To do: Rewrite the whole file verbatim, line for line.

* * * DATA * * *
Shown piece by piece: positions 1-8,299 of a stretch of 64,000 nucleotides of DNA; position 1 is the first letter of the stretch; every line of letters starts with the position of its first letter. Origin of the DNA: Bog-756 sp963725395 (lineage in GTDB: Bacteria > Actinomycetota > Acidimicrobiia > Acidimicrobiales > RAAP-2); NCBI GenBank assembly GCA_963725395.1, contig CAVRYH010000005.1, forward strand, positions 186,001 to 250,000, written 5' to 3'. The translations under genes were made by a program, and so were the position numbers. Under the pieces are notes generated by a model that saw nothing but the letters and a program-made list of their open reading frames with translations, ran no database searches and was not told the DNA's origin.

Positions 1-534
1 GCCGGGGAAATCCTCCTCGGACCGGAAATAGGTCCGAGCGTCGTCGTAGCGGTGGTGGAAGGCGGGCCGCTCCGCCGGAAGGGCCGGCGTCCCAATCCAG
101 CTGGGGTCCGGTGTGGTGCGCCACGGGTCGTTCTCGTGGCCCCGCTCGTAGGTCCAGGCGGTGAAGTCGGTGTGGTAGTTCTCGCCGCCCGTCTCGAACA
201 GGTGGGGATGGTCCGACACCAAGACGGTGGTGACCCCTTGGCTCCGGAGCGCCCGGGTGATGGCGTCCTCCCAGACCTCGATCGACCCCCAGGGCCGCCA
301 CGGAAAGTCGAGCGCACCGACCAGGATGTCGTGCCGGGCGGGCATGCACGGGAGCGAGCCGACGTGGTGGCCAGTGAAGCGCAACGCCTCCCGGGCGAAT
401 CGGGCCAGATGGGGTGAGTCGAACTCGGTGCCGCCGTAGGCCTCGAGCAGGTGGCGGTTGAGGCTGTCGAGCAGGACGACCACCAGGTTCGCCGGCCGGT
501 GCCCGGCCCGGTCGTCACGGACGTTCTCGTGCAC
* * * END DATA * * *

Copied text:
Shown piece by piece: positions 1-8,299 of a stretch of 64,000 nucleotides of DNA; position 1 is the first letter of the stretch; every line of letters starts with the position of its first letter. Origin of the DNA: Bog-756 sp963725395 (lineage in GTDB: Bacteria > Actinomycetota > Acidimicrobiia > Acidimicrobiales > RAAP-2); NCBI GenBank assembly GCA_963725395.1, contig CAVRYH010000005.1, forward strand, positions 186,001 to 250,000, written 5' to 3'. The translations under genes were made by a program, and so were the position numbers. Under the pieces are notes generated by a model that saw nothing but the letters and a program-made list of their open reading frames with translations, ran no database searches and was not told the DNA's origin.

Positions 1-534
1 GCCGGGGAAATCCTCCTCGGACCGGAAATAGGTCCGAGCGTCGTCGTAGCGGTGGTGGAAGGCGGGCCGCTCCGCCGGAAGGGCCGGCGTCCCAATCCAG
101 CTGGGGTCCGGTGTGGTGCGCCACGGGTCGTTCTCGTGGCCCCGCTCGTAGGTCCAGGCGGTGAAGTCGGTGTGGTAGTTCTCGCCGCCCGTCTCGAACA
201 GGTGGGGATGGTCCGACACCAAGACGGTGGTGACCCCTTGGCTCCGGAGCGCCCGGGTGATGGCGTCCTCCCAGACCTCGATCGACCCCCAGGGCCGCCA
301 CGGAAAGTCGAGCGCACCGACCAGGATGTCGTGCCGGGCGGGCATGCACGGGAGCGAGCCGACGTGGTGGCCAGTGAAGCGCAACGCCTCCCGGGCGAAT
401 CGGGCCAGATGGGGTGAGTCGAACTCGGTGCCGCCGTAGGCCTCGAGCAGGTGGCGGTTGAGGCTGTCGAGCAGGACGACCACCAGGTTCGCCGGCCGGT
501 GCCCGGCCCGGTCGTCACGGACGTTCTCGTGCAC